Discussion: To Nip-and-tuck, or not to Nip-and-tuck…

By Jamie Romas

“I just know no matter how good I feel about myself, if I see Christy Turlington, I just want to give up!” – Charlotte York, Sex and the City

When I was younger, I spent hours flipping through the pages of VOGUE, Elle and Harper’s Bazaar. Fashion magazines were an escape from reality for me and countless other little girls. Probably some little boys, as well.

The supermodels in these magazines dated rock stars, swigged champagne, and notoriously didn’t get out of bed for less than $10,000 a day. By contrast, I was a bespectacled bookworm with a mouthful of braces and an unfortunate mushroom cut. Don’t blame me; I went to the salon with a photo of Linda Evangelista and left looking like Dorothy Hamill.

As I got older, the glasses were replaced by contacts, the braces came off, and I became acquainted with a very capable hairstylist. I came to terms with the fact that I was never going to look like a supermodel – at least not without a serious diet and some plastic surgery. I’m kidding, of course; but for many, surgery is a quick – if expensive – way to get the look they want.

In 2009, more than 12.5 million Americans had some type of cosmetic surgery, with breast augmentation being the most popular procedure, followed by liposuction, eye lifts, nose jobs, and tummy tucks (Source: American Society of Plastic Surgeons). Plastic surgery was once the exclusive domain of Hollywood starlets and trophy wives. Now everyone from housewives to teenagers goes under the knife – and it’s not always pretty.

For every tastefully done nose job, there’s a Heidi Montag lurking in the wings. Montag, who was a cute, blonde eighteen-year-old when we met her on The Hills, had ten cosmetic procedures in one day, earning her the nickname “Franken-Heidi.” Among other things, she got size F implants, which prevent her from jogging or hugging people, and she also had her back carved. What does that even mean???

Obviously, Montag is an extreme example. Not everyone who gets cosmetic surgery is insecure, superficial, or destined to look like Joan Rivers. I know plenty of women who have had work done and look great. Although plastic surgery seems out of the question at this point in my life, who knows how I’ll feel about the topic when I’m fifty, and gravity begins to take its toll? We can’t all age like Sophia Loren, you know.

But I’m a little concerned about a society in which going under the knife is the norm, as opposed to the exception. In the distant future, will we all look like Franken-Heidis? Will imperfect noses and small breasts become a thing of the past? Take Barbra Streisand, for example. I can imagine that if she were starting her career today, some music executive in a suit would tell her to “fix” her nose – which, in my opinion, is her best feature (excluding her voice, of course).

There’s just something really cool about someone who accepts his or her imperfections. Look at Spanish actress Rossy DePalma. With her exaggerated features, DePalma doesn’t exactly fit mainstream definitions of beauty. And yet, her ”Picasso-like” face was precisely the reason director Pedro Almodovar noticed here in a café. If she were just another pretty girl, he would have walked right past her.

And even if I could have waved a magic wand (or scalpel) and transformed my thirteen-year old self into a supermodel, I still wouldn’t have gotten what I really wanted, which was to feel beautiful. As I learned years later, that has nothing to do with the way you look to others, and everything to do with the way you look at yourself.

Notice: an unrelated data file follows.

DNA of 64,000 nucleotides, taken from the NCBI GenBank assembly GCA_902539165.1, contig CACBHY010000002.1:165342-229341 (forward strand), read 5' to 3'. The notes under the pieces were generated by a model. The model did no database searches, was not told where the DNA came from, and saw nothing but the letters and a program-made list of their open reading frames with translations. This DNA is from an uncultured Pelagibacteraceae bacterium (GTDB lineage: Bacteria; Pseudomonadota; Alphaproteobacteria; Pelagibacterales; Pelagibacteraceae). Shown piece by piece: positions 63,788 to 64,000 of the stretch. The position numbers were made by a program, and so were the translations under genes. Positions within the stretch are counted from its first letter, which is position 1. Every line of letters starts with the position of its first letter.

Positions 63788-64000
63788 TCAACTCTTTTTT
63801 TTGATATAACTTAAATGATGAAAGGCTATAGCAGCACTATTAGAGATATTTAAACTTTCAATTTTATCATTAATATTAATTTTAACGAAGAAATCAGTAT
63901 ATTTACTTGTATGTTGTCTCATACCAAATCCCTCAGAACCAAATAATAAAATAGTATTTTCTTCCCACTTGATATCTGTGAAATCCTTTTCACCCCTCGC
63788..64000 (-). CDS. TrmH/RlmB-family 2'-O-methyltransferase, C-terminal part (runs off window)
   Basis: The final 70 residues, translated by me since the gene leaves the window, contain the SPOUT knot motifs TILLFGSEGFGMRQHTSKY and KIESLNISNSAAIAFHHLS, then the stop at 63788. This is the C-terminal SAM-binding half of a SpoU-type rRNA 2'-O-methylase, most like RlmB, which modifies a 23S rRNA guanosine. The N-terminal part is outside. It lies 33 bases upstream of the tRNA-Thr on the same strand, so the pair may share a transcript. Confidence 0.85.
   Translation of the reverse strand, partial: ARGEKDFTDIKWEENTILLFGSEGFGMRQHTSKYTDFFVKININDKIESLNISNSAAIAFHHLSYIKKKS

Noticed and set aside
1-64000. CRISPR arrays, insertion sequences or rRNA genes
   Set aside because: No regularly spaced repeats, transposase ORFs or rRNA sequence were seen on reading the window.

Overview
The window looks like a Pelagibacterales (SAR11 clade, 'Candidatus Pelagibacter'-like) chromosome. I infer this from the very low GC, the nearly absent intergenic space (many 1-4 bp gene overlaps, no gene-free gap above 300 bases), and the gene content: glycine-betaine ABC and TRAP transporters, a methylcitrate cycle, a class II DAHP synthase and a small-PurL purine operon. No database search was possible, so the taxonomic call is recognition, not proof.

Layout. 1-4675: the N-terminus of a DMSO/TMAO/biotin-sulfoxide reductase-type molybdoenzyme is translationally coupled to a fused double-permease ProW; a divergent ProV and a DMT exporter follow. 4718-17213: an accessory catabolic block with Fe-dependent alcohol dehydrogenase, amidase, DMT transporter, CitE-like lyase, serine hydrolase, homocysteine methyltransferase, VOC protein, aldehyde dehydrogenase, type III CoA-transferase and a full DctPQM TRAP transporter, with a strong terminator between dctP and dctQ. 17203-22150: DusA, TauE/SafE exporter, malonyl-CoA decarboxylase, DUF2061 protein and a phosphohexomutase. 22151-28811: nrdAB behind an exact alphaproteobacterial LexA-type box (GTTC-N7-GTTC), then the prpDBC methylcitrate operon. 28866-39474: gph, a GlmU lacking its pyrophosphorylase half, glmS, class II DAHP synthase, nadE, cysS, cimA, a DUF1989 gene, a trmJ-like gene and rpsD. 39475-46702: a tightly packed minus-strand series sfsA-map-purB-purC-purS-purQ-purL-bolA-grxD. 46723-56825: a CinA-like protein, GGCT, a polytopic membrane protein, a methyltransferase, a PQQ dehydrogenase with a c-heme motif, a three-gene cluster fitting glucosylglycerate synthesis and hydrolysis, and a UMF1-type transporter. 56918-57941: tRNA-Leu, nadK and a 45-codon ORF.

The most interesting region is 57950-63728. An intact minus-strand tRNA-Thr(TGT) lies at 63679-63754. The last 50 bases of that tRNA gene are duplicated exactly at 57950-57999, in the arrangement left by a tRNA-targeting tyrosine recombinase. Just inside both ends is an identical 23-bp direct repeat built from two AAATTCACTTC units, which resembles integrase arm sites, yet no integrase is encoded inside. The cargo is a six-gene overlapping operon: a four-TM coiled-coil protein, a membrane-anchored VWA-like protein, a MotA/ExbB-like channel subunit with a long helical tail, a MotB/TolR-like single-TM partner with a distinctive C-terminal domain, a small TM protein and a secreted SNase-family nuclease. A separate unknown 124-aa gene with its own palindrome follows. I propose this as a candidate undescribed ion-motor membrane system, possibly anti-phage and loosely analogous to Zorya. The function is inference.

EDITOR’s NOTE: So what do you think? Is plastic surgery (for pure aesthetic reasons) ok or shallow? C’est la vie or just plain sad? Where do we draw the line? How do we teach our daughters to do the opposite of what Heidi Montag did? Leave a comment below or email us at girlsonthegrid AT gmail DOT com.

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  1. shelly says

    I think minor adjustments overall are sad and shallow. They dont put any effort into finding themselves; they just let society tell them who they are and/or should be. Then, they go to the doctor with a pic, and say, “here, make me like this because that’s what society wants and I have no idea what i want.”

    I think that the exceptions are totally worth it: people that have lost a significant amount of weight, reductions for back problems, or implants for cancer survivors, or reconstruction after a bad accident. These make people feel whole AGAIN, not just hollow and “whole.”

  2. Caroline Silveira says

    I’m not a plastic surgery fan only because people usually end up looking weird and not like themselves. It’s usually so obvious, and doesn’t make them look better. My goal is to be happy and healthy and see how far that gets me in avoiding that feeling of needing or wanting plastic surgery to make you look or feel younger or more beautiful.

  3. Kitty Tate says

    I think that women should focus on supporting each others freedom to make these decisions instead of calling another women shallow because she would prefer to have DD breasts. I support all women in doing whatever they want to their own bodies! Let’s stop being so judgemental of each other.

  4. Plastic Surgery says

    The plastic surgery has some obvious procedure which is everyone has to follow in order to give the patient their desired face without causing much lower pain.
    Your post is fueld up with quite good stuff and i would like to read it again and again. Please continue to post like such an amazing post.

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